Pill and Pen. Contraception and Unwanted Pregnancy
in Global Literature and Popular Culture
Fr, March 7 to Sunday, March 9, 2014
Division of World Languages, Literatures, and Cultures
University of Iowa, Iowa City
Symposium organizers: Waltraud Maierhofer (German; U Iowa), Walter Gruenzweig (American Studies; TU Dortmund), Elizabeth Heineman (History / Gender, Women, and Sexuality Studies, U Iowa)
The symposium seeks to explore the discourses of birth control in recent fiction and film as well as in artifacts of popular culture.
Contraception is not a purely personal matter. Authors around the world continue to challenge the dominant cultural discourses in their advocacy of birth control, or in the case of 2012 Nobel Literature Prize Winner, Mo Yan, criticize the strict birth control policies of their country. A British journalist writes a column about his experiences participating in a clinical trial for the male birth control pill. Although the topic seems widely absent in otherwise highly sexually charged American TV shows, the libido-boosting best seller Fifty Shades of Grey explicitly discusses contraception. A Mexican film (The Crime of Padre Amaro/ El Crimen del Padre Amaro, 2002) becomes an international hit – and provokes a “Christian” film with a different stance on abortion (Punto y Aparte/ Critical Point, 2002). Abortion also shows up as motif in crime fiction such as Henning Mankell's Before the Frost. Michael Glawogger’s documentary Whore’s Glory (2011) points out abuses of contraceptive pills and neglect of STD prevention. Popular fiction and film tell the background of the Comstock Law (Sex Wars: A Novel of the Turbulent Post-Civil War Period by Marge Piercy, 2005) and the Birth Control movement (Choices of the Heart: The Margaret Sanger Story, TV 1995).
The symposium will explore the way these questions are shaped imaginatively in different genres and attempt to view these discourses as expressions of social and cultural conflicts negotiated around the world. The comparative and international focus will be a key aspect of the conference.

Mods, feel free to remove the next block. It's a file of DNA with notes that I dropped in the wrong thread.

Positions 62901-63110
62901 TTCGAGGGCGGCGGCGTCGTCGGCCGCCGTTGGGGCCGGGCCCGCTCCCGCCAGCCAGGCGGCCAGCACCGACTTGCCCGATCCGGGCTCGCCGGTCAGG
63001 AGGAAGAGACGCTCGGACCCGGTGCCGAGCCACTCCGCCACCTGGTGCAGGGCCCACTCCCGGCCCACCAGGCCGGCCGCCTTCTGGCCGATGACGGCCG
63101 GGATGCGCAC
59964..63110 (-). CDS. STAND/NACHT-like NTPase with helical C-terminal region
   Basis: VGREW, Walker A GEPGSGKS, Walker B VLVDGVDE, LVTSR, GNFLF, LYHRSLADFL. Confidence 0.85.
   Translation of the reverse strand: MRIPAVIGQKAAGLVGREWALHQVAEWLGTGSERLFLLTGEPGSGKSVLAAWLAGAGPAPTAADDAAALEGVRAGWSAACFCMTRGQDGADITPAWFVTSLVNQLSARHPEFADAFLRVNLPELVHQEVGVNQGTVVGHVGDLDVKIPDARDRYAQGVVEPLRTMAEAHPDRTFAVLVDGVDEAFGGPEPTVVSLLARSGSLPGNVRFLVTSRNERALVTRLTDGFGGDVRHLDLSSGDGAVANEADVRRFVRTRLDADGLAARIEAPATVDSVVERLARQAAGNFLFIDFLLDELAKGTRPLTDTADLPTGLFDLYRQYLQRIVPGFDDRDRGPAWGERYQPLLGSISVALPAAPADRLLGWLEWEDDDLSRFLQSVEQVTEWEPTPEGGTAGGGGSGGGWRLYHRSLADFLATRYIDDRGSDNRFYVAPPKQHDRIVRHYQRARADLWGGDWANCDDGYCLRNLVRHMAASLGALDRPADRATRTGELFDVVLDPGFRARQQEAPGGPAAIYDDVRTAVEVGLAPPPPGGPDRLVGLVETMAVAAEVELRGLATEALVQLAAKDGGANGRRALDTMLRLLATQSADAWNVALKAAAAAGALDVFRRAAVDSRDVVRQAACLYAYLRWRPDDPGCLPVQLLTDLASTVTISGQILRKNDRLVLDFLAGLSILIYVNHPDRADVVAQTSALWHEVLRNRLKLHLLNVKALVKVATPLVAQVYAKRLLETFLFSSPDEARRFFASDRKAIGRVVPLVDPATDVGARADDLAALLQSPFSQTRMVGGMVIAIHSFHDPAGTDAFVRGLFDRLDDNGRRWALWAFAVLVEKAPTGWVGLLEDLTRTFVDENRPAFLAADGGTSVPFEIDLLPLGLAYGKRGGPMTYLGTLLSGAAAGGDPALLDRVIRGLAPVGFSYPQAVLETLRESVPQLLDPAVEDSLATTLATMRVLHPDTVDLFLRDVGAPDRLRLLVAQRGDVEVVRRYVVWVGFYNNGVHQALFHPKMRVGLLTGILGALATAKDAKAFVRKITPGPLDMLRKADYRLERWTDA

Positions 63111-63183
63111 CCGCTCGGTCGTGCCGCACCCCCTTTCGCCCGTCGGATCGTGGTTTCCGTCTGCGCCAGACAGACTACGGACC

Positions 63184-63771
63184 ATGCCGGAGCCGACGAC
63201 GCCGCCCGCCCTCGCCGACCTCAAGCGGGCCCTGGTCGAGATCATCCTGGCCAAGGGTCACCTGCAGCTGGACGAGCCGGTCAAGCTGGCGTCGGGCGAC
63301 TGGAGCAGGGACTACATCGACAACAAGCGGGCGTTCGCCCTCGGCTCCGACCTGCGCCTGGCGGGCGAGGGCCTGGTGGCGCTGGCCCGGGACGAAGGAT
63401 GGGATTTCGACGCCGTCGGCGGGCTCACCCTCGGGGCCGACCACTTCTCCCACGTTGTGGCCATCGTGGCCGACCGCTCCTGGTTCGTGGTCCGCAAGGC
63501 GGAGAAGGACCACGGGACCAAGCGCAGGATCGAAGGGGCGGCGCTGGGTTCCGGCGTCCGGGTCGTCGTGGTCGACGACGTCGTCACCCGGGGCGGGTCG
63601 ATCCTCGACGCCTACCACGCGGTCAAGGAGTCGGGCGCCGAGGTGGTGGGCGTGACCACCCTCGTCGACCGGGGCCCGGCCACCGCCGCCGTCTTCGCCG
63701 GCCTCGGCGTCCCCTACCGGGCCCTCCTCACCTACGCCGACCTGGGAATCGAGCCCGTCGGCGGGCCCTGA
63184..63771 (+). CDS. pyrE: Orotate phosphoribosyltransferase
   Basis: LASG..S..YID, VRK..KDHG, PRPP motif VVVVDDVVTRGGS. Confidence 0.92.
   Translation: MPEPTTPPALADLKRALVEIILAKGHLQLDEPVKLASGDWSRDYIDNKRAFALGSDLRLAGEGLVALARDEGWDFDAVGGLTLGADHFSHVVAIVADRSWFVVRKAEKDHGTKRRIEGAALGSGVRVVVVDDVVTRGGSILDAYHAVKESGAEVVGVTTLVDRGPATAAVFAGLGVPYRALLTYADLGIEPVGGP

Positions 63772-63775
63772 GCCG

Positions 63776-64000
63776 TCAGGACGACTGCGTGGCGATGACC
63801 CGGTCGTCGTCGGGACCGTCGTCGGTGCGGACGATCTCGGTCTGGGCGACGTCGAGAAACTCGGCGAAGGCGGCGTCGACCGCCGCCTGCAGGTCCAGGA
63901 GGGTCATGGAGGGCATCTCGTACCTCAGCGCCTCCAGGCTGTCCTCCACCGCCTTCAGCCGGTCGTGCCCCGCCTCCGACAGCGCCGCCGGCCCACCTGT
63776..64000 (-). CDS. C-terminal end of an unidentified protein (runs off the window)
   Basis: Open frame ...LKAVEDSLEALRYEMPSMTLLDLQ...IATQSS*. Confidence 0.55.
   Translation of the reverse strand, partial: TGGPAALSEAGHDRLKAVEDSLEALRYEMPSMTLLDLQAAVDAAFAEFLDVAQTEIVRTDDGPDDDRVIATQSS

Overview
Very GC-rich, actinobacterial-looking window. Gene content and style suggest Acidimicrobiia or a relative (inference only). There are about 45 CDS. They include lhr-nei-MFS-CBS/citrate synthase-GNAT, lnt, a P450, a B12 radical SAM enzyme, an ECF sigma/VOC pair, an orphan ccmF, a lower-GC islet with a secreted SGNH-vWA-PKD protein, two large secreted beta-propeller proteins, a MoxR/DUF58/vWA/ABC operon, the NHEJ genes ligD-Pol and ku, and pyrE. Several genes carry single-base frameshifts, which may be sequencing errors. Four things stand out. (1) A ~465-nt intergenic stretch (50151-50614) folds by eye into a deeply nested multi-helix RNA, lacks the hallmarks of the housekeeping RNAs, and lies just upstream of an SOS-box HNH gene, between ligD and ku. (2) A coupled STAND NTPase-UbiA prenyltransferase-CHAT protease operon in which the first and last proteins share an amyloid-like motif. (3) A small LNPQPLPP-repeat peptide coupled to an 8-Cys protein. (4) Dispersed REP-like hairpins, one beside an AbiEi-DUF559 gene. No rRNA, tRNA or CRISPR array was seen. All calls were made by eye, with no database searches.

Keynote speaker: Carl Djerassi (born 1923, Vienna), is an Austrian American chemist, novelist, and playwright. As a scientist, he is best known for his contribution to the development of oral contraceptive pills. In the past twenty years, he has produced a large number of novels, plays and also poetry which he subsumes under the genre of “science-in-fiction” and “science-in-literature” and which are translated, published and presented all over the world. An ardent collector of Paul Klee, he is also known as a supporter of the arts, especially through the Djerassi Resident Artist Program in California. Djerassi, professor emeritus at Stanford University, lives in San Francisco, London and Vienna. Three of his total of 30 honorary doctorates were awarded for his achievements in literature and the arts. His reflections on the pill and reproductive technologies are contained in, among others, This Man's Pill: Reflections on the 50th Birthday of the Pill (2004), An Immaculate Misconception: Sex in an Age of Mechanical Reproduction (drama, 2000), The Pill, Pygmy Chimps, and Degas' Horse (1992), The Politics of Contraception (1981).
Please send title, abstract (up to 300 words), and one-page resume to either Waltraudfirstname.lastname@example.org, email@example.com, or firstname.lastname@example.org by Oct. 1, 2013.
For select sections, complete papers will be expected before the symposium and distributed to participants.
Conversations are afoot to publish select papers as a volume.
University of Iowa
Department of German
111 Phillips Hall
Iowa City IA 52242-1323
319-335-2990 (fax) Email: email@example.com
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